Canonical Invests In Failure Hyping
LONDON, UK - Canonical, the company behind the Ubuntu operating system, has recently announced a failure in bringing proper investors to its Ubuntu Edge project.
What has drawn the most attention, however, was not the failure itself, but the hype and campaign that presented it as intentional. In a move reminiscent of open-source developers dismissing bugs as features, the official website has shown its traditional countdown and there were even purposefully leaked photos during the week.
Mark Shuttleworth, founder and former CEO, states this is just the latest in a series of revolutionary marketing approaches that is being unveiled during the last years. "We announced a TV without actually having a functional TV to show. We announced a phone without actually having a functional phone to show. While our competitors just follow common sense, we turn common sense upside down."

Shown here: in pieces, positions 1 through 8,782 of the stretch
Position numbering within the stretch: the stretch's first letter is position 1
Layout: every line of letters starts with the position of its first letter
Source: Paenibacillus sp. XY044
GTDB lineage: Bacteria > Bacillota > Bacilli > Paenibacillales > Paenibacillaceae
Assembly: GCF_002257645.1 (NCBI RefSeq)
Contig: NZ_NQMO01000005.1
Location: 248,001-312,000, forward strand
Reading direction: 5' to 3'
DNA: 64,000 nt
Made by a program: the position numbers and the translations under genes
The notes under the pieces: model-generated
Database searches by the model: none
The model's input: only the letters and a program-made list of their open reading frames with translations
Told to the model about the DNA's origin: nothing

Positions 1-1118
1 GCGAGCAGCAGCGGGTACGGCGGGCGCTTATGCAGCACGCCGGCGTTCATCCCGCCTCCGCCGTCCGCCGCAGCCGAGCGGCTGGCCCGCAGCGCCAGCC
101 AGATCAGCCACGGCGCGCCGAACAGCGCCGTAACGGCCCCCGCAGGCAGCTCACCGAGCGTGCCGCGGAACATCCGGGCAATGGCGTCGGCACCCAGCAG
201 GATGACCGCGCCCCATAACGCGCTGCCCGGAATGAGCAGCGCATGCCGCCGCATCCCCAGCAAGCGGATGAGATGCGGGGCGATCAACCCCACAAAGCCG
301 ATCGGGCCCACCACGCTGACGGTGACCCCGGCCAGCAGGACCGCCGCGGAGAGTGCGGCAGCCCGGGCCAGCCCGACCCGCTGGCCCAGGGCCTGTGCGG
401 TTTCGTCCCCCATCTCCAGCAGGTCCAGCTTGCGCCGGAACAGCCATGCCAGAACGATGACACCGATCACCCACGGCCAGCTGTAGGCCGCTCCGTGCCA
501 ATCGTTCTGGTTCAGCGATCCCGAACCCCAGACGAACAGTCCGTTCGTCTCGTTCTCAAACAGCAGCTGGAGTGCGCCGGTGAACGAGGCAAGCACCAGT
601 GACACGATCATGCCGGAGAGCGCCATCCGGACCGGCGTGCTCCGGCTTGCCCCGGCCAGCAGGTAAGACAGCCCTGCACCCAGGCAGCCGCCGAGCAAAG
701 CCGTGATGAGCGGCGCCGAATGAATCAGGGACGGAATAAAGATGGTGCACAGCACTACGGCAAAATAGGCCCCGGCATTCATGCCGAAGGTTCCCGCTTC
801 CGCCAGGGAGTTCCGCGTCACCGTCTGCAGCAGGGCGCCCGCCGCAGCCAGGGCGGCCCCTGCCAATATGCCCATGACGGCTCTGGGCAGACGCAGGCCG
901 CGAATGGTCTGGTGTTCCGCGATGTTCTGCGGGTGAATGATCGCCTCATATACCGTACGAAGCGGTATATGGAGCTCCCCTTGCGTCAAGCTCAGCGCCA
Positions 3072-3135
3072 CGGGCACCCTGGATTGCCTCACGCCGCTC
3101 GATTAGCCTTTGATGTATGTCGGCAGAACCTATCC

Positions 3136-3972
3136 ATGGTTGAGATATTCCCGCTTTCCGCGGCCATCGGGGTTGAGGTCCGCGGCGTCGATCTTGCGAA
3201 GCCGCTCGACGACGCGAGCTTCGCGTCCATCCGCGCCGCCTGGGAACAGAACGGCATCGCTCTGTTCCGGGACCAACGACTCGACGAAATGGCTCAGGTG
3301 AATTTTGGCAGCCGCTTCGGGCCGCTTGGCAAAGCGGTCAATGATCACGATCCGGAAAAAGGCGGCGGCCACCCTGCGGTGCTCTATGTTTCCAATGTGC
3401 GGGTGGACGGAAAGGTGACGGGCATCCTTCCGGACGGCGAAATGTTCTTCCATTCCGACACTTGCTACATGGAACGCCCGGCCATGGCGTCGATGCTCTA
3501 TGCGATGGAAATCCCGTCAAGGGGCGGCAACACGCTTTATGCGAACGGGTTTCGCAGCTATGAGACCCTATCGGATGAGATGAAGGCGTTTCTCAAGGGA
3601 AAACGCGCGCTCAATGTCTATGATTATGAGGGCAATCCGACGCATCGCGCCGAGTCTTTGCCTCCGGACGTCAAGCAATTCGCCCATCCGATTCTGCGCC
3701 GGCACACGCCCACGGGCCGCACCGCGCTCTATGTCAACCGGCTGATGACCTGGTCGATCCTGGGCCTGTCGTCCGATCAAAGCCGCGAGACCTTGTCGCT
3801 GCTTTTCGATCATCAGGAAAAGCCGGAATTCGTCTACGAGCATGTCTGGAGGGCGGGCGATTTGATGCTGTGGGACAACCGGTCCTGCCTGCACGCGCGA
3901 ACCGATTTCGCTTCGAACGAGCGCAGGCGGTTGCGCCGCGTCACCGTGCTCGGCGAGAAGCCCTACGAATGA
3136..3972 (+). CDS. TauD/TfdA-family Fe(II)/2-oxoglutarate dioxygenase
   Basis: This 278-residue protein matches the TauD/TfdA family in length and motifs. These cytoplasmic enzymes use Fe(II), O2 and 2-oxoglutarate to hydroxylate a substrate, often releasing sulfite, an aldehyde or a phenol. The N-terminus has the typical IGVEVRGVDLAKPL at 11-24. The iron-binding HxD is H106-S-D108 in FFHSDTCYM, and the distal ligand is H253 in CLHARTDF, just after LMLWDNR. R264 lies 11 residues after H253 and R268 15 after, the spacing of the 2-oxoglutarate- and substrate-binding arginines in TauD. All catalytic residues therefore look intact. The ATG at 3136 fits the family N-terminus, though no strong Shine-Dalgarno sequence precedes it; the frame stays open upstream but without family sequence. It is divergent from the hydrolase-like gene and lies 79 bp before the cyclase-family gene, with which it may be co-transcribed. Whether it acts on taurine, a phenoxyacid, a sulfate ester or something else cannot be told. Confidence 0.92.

Despite the inherent difficulty of overcoming the saturation of both Android zealots and Apple fanboys, the South-African entrepreneur seems to be very optimistic. He estimates that only five years will be needed before every home has at least one person who will not only support Ubuntu regardless of the direction it takes, but also annoyingly tell others to do the same.
Such optimism is shared by Community Manager Jono Bacon, who adds to his boss' arguments the weight of Canonical's experience. "We are the company who advertised a 75% cut on donations as a positive change for Banshee's developers. We also completely forgot to notify the Kubuntu community about the money that was supposed to reach them. We are no strangers to financial blunders, and that gives us an edge against competitors", he puns.
Bacon, who frequently writes on social media about barbecue, uses a gastronomic metaphor to summarize the strategy. "Questionable decisions can become, or at least look, delicious with the right amount of smoke", laughs, "and people know how good I am at that."